Trends come and go; the cronut was the standout of summer in NYC until the ramen burger attempted to knock it out. Cronut copycats appeared in L.A., and ramen burgers arrived in September. The world was at peace for approximately five minutes, until a new trend emerged in the blogosphere.

But the real dining trends that stick are what define both L.A. and New York City as having an long-lasting impact on the world of food.The pop-up trend has embroidered itself into part of the dining fabric, giving restaurateurs a chance to feed fans before their brick-and-mortar restaurants are ready, or serving as a vehicle to test-drive something new.


In Brooklyn, Blanca and the Chef’s Table at Brooklyn Fare offer unique eating opportunities. They feature small counters that are hard to get into, requiring reservations way in advance, and a multi-course menu that changes daily. You go in essentially blindfolded, leaving your worry at the door and succumbing to whatever the chef has in store for you that day, often with transcendent results. There’s also Luksus, with a beer pairing tasting menu in the back of Torst, in Greenpoint, Brooklyn. Momofuku Ko is in its sixth year with two Michelin stars.


This trend has not hit L.A. yet, Dotolo said.


“No one has a counter that they change the menu nightly or sometimes weekly. No one’s taken the chance,” he said. “No one’s done that style of a restaurant in Los Angeles yet.”


Trois Mec, however, does have a ticket system and one nightly five-course menu that changes on a rolling basis.

Things We Should Leave Alone


When it comes to food, each city reigns over certain territory. Deli in L.A. is just not comparable to a crowded, mean N.Y.C. experience. Even the pickles don’t taste as good.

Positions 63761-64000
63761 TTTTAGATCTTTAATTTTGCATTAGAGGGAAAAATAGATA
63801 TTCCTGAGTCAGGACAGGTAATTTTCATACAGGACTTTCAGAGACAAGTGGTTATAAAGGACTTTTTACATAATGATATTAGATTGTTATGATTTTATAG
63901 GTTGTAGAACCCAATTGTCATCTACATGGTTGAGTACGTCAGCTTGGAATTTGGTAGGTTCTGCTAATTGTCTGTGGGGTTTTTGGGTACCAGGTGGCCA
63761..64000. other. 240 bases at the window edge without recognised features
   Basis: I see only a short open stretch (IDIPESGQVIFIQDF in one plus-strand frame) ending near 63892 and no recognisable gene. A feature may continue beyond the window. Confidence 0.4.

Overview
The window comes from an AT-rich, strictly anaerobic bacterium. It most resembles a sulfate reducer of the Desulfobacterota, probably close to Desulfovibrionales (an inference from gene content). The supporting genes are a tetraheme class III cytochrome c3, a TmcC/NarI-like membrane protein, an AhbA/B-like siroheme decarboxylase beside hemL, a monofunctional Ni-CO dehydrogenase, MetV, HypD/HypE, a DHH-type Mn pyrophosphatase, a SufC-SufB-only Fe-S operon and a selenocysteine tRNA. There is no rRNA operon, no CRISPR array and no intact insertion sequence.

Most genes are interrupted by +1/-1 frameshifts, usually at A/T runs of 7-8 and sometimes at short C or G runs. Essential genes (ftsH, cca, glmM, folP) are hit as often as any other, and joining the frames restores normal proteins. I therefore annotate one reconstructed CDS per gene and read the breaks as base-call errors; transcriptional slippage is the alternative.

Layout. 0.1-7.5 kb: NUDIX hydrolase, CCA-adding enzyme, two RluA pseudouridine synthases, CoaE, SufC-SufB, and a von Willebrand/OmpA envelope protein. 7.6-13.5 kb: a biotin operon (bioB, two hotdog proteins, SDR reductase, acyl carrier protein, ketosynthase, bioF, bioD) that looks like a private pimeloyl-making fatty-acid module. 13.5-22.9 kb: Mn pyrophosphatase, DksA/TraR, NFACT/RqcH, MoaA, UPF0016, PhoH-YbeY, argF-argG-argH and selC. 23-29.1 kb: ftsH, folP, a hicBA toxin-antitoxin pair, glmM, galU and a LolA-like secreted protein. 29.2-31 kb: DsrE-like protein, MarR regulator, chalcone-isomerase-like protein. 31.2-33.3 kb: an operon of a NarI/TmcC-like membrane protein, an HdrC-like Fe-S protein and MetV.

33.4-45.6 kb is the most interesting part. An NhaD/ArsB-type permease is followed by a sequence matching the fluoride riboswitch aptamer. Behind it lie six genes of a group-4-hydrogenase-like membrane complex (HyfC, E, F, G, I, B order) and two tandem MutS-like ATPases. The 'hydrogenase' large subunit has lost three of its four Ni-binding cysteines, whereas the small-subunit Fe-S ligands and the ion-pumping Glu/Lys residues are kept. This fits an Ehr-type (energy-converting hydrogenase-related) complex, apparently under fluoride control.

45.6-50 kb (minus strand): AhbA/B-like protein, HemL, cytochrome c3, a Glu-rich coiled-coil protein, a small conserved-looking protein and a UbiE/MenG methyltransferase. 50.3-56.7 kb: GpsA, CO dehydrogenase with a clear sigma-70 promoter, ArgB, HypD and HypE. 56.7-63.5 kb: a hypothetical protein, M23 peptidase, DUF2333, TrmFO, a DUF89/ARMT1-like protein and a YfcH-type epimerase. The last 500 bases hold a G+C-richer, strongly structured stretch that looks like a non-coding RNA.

If you want to talk authentic Mexican food though, the streets of SoCal will be your pleasure zone.


Of course, there are exceptions. Langer’s Deli in the Westlake neighborhood in L.A. makes its own fresh rye bread daily, and Tortilleria Mexicana Los Hermanos in Bushwick packs a punch -- if you can remember the name and how to navigate the bleak streets that lead to it. (It’s the storefront of a tortilla factory, so you know it’s good.)

Sushi wins in L.A. too.


“Sushi [in L.A.] is a whole different level,” Gross said. He feels the same about Mexican food there.


“There is just a lightness about the food there. It’s inherently more healthful,” he said.


Battle On

“It’s like the Wild West,” Gross said.


Gross is referring to the emergence of hyper-regional and hyperfocused restaurants, with unique hybrids, like Shalom Japan, a Jewish and Japanese mashup that opened recently in Williamsburg in Brooklyn.


“When I came up I came up in a classical system, [where] rules were still intact. The rules have been busted open,” he said.


Making it as a chef in New York City probably isn’t the ultimate dream for all chefs these days, he said, adding that there’s great work being done all over the country.


“L.A. doesn’t get the hype that it should get because it is not our #1 industry out here,” Shook said. “We’re always gonna be fighting.”


While some trends stay and others go, we should all be able to lighten up on what we’re “fighting” about. Good food is good food no matter where you are. And if L.A. food master Ludo Lefebvre can make fun of it, then so should you.


“It’s like picking one of my daughters,” Gross said. “They’re different, but they’re both wonderful in their own way, and they’re products of their place. You wouldn’t have New York without L.A. and you wouldn’t have L.A. without New York.”


Author Bio:

Beth Kaiserman is a contributing writer at Highbrow Magazine.